Preview of the pilot episode: Tonight, the Sky Original “Gangs of London” by cult director Gareth Evans (“The Raid”) celebrates its German TV premiere in feature length. The first episode already shows that the dark mafia series does not take prisoners.
They are all looking for their own “Game of Thrones”. The gap that the fantasy epic left behind last year wants to continue to be filled. It quickly becomes clear that “Gangs of London”, a co-production between Sky Studios and HBO Cinemax, wants to hit a similar notch conceptually. “Gangs of London” also begins with the death of a high-ranking man. The respected gangster boss Finn Wallace was shot. His hot-headed son Sean now desperately tries to preserve the patriarch’s legacy and opens the hunt for the murderers. Meanwhile, the various clans and families of the London underworld position themselves to reach for rule.
Speaking of “Game of Thrones”: Apart from the similar constellation of inciting powerful families against each other, the pilot of “Gangs of London”, which is over 90 minutes long, already shows that the main characters are not treated squeamishly. Two well-known faces of HBO fantasy are also immersed in the London gangster world. David Bradley is there again, for example, again as a grumpy older man. Meanwhile, Catelyn Stark actress Michelle Fairley again embodies a matriarch, the Wallace widow, who encourages her son to campaign for revenge. Now that this is likely to end badly, Game of Thrones fan is already known.
After the first episode, it is difficult to judge what the thriller series will do with the mafia genre. First of all, there are a lot of narrative clichés to be found. Men in questionable positions of power who absolutely must enforce their own principles. Female figures who stand in the background without any involvement and who must not take a face. Ominous machinations in the underground, culminating in sudden outbreaks of violence. Routinely implemented, yes, but not particularly original. On the other hand, what captivates the series from the very beginning is the power divide from top to bottom, which is also carried out spatially. The mighty make their plans upstairs in an elegant atmosphere, while the little people, the penniless gangsters, do the dirty work for them and fight their fights in the ragged, underground slaughterhouse.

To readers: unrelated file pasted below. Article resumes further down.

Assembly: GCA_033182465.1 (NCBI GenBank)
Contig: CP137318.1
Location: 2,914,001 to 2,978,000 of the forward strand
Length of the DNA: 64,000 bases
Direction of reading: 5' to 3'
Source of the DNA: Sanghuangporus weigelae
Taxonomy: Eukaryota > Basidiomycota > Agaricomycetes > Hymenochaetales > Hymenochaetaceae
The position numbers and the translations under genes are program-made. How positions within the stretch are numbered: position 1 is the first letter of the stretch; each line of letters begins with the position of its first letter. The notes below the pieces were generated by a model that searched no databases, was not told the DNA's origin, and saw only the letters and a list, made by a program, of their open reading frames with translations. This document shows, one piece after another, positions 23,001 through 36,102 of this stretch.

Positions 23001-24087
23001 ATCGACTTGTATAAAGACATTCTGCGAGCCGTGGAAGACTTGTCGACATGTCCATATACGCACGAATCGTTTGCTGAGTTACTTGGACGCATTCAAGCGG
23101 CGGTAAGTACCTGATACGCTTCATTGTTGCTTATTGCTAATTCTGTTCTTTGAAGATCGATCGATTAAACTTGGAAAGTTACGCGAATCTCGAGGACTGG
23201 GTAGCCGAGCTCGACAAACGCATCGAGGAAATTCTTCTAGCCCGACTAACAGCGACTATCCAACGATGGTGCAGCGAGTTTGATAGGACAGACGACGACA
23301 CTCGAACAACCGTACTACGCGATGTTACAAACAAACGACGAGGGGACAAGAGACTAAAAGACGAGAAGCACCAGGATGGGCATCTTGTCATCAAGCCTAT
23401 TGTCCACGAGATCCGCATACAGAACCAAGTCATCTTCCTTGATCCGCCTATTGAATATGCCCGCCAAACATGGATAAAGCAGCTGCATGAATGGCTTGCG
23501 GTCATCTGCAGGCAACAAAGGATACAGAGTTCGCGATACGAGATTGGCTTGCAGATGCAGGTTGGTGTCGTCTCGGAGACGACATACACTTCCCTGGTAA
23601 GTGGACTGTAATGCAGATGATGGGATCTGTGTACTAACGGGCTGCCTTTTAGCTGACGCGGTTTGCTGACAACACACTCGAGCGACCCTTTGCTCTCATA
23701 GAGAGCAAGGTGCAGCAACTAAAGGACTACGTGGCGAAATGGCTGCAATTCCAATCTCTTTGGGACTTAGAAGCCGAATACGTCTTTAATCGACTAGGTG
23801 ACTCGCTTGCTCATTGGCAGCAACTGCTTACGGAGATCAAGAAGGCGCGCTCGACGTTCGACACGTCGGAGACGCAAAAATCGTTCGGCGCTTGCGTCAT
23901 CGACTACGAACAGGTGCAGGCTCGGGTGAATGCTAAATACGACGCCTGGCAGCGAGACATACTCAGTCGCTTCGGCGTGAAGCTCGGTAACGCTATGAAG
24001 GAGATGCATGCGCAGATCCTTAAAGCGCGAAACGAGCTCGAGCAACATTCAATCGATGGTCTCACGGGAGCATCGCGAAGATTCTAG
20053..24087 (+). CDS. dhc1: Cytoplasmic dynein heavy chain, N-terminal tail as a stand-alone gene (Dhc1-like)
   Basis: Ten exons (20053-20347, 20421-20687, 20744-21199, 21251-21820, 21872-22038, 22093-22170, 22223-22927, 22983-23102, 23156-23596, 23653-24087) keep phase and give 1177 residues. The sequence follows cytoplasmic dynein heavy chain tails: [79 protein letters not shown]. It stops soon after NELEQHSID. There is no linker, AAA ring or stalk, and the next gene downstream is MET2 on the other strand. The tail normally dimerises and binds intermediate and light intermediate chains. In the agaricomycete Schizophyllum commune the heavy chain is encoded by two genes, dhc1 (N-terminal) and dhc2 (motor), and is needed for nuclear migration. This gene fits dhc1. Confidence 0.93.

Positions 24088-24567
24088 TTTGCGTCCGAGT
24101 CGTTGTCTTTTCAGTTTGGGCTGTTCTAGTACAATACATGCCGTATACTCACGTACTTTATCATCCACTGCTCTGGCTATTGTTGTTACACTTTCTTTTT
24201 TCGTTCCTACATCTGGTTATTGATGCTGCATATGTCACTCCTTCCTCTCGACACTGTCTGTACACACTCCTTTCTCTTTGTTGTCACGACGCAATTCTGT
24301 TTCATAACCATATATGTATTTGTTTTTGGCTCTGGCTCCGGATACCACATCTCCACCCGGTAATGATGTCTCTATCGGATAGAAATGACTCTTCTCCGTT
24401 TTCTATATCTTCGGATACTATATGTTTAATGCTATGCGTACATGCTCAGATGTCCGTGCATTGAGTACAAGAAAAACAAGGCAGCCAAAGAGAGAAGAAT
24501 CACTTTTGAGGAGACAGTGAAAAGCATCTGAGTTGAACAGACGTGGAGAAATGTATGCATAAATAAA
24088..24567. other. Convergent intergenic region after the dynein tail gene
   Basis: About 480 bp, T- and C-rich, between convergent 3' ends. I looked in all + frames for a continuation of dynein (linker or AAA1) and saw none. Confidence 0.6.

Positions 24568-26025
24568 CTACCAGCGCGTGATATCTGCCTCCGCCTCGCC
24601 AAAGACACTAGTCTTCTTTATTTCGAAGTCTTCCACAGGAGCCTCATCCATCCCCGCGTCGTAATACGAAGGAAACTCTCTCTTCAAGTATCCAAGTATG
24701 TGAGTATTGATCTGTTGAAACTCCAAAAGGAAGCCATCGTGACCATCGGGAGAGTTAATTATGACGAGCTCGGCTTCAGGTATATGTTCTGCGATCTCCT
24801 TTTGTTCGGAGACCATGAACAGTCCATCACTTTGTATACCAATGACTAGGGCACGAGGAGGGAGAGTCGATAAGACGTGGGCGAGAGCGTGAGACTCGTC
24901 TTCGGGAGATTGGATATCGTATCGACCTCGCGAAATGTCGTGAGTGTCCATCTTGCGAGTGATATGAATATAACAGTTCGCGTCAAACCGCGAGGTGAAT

Brutal action scenes
Speaking of slaughterhouse! Anyone who has ever seen a film by director and series creator Gareth Evans knows that his works are far from being released for young people. In his Indonesian action films “The Raid” and “The Raid 2” the cruel fist fights were staged with such a choreographic virtuosity that the mouth was often left open. At Netflix, Evans followed suit in his occult horror film “Apostle” in 2018. And also in “Gangs of London” he delivers his usual hardness to his fans.
Around the middle of the first episode there is a bar brawl that is so painful to watch that you want to squirm on the couch. Here bottles are smashed into mouths, bones broken, faces rubbed against the wall. The camera follows body movements (in the usual Evans manner). The fights do not yet achieve the light, dancing quality of “The Raid” action scenes, at least in this opening sequence. Everything is sluggish, massive, but no less difficult to bear. If the gangsters attack each other here (later even the butcher hatchet is unpacked in the pilot episode), it is a hair-raising brutal spectacle. In a positive sense, Evans delivers insane show values for an adult. You can’t dispute that.
A new hit for Sky?
How this visual excess is compatible with current discourses on worldwide mafia machinations will probably only become clear in the coming hours of the nine-part first season. After the opening of “Gangs of London”, one has to at least be cautious about the concern that Gareth Evans will plunge somewhat blindly into the fatalism and superficial cruelty of this gloomy world, instead of taking the political dimension of his gangster entanglements seriously, something like that yes networked every day around the world. In any case, “Gangs of London” should also cause a stir in the German-speaking area after the success in England. A second season for the Sky series has already been announced.
From July 23, “Gangs of London” will run twice every Thursday on 9.15 p.m. on Sky Atlantic HD. Either in German or in the original. The entire season is available for streaming from the same day via Sky Ticket, Sky Go and Sky Q.
- gangsoflondon2: obs / Sky Germany / Photo: ©  Sky UK Limited